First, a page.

Embsay Crag is a hill in North Yorkshire. It’s not a big hill, and it doesn’t have a trig point or a summit cairn, but it’s a nice climb and there’s good views from the top. It’s part of Barden Moor, which is part of the Bolton Abbey Estate. The estate stretches pretty far beyond the sort of main, central bit. I think Embsay Crag and Reservoir are towards the edge of it, I’m not entirely sure where exactly the borders are.
Anyway. Barden Moor is used for grouse hunting, and walking is restricted during the grouse hunting season. I’m not sure if the entire moor is closed off, but it’s something to be careful about. Oh, and there’s some bits of it you’re not allowed to take dogs on. Basically, it’s privately owned land, so it can be subject to restrictions, so if you’re planning to go walking there it’s a good idea to check if you’re OK to first.
So, Embsay Crag overlooks Embsay Moor Reservoir, which has a car park by it. So that’s a convenient place to park. ‘Park in the car park’, that’s the kind of genius advice I offer on this blog.
Facing the reservoir, you turn left and go round the side of it, past the sailing club and on up the road. The road sticks to the side of the reservoir until the reservoir ends. You keep going along it, through a pair of gateposts (no gate), and then you turn off onto the moorland. The path up to Embsay Crag goes straight forwards from here.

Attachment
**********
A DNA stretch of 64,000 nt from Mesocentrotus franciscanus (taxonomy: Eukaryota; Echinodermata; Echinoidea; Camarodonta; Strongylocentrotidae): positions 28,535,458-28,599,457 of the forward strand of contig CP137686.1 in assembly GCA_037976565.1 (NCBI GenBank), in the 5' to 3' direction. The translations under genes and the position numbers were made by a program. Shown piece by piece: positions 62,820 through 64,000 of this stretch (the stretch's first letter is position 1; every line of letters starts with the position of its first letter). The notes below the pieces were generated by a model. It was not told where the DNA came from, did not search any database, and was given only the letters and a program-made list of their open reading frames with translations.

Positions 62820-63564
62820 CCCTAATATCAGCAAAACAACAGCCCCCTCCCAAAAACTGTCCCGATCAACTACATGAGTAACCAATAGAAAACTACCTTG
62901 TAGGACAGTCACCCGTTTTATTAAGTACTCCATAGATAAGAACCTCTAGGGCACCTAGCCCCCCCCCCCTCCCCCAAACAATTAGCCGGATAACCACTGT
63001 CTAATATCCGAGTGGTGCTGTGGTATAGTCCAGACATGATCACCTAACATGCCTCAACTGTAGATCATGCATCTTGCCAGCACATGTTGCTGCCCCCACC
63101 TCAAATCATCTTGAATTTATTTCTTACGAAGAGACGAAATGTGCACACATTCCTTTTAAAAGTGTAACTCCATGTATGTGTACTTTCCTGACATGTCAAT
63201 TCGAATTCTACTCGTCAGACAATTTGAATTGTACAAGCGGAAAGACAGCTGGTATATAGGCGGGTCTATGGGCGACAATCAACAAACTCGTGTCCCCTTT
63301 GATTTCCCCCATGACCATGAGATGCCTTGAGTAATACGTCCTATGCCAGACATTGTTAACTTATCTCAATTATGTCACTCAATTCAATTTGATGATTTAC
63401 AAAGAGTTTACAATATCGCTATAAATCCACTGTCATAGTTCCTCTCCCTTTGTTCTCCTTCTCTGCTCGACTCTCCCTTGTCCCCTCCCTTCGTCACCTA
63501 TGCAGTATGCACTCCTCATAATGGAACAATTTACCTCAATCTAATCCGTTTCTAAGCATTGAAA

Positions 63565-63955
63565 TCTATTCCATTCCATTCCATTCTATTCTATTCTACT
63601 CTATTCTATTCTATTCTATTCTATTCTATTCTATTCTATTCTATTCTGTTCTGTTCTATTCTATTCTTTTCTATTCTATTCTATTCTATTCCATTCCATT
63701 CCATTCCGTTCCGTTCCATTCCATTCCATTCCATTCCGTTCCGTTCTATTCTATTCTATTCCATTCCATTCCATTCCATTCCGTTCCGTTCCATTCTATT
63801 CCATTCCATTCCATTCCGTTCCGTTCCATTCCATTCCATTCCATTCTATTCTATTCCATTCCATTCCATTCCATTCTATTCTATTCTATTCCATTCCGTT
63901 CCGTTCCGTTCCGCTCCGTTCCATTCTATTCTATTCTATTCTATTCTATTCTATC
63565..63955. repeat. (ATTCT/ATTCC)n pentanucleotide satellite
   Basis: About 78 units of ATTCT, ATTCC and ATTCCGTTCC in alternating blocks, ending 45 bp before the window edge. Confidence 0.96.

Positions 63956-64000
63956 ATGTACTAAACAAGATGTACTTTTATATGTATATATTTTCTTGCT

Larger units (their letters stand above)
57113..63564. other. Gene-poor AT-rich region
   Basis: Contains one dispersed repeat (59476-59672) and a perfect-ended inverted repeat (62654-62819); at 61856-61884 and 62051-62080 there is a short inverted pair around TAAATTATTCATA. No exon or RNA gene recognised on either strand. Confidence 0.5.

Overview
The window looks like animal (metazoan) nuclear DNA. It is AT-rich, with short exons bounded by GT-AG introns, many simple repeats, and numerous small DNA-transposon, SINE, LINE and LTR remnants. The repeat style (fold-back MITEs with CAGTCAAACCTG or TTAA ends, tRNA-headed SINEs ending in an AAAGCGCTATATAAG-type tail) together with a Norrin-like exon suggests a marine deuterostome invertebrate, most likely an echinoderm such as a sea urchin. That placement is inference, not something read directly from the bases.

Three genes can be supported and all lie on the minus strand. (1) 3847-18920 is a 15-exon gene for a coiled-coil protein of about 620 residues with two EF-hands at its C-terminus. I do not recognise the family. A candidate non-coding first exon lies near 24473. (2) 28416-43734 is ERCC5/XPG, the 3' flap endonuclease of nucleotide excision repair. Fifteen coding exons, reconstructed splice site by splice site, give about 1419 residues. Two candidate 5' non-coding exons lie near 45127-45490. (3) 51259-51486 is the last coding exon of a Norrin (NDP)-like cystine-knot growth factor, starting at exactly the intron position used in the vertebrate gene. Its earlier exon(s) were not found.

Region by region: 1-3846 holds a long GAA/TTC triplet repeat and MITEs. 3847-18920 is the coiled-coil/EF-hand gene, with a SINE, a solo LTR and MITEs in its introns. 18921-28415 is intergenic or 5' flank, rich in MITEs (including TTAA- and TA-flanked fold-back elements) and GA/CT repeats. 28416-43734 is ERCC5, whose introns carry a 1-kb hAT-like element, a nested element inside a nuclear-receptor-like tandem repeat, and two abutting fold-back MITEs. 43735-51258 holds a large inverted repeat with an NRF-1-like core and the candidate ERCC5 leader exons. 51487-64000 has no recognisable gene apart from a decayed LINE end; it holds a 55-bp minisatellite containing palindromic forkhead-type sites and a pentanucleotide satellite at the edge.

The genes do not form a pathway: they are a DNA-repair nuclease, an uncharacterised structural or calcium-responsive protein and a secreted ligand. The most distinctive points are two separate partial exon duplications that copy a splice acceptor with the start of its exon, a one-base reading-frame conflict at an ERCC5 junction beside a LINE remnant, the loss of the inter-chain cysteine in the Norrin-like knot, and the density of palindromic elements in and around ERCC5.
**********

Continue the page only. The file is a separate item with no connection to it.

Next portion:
The main path is a bridleway. There are little diversions here and there, and you can just wander freely at some bits – although other parts are dense with bracken – but that’s the main path. If you have a dog you’re not supposed to let it off the bridleway.
Anyway. The bridleway takes you down very close to the reservoir at one point, across a little stream, and after a bit the path becomes less clear, but there are blue topped posts marking it out. From here it’s well worth looked behind you every now and then, for the views. It gets rockier as you climb, and turns into a bit of a scramble as you near the top. But the scramble doesn’t take long (not that I mind scrambly bits), and then you’re at the top.
We just hung around at the top for a while. I walked around it taking pictures of the different directions down. There’s quite a lot of rocks up there too, and there’s some carvings in them. Not anything official – that I’m aware of – just carvings random people have done through time. This is pretty common, but I always find them interesting to look at. Sometimes you get ones which go back over a century. One of the rocks here has a face on it that was apparently (well, I’ve found one site saying it) carved in 2000, and is supposed to be the Queen’s head, though no-one knows who did it. But that was a nice little find, different from the usual initials and dates.
We took a different path down, though it met the bridleway. This path led right through where the bracken was thickest, but it was well defined.
And once we’d rejoined the bridleway, it was just back the same way. Across the moor and down the road and back to the car park. And that was the walk. Pictures are here.
Thanks for reading.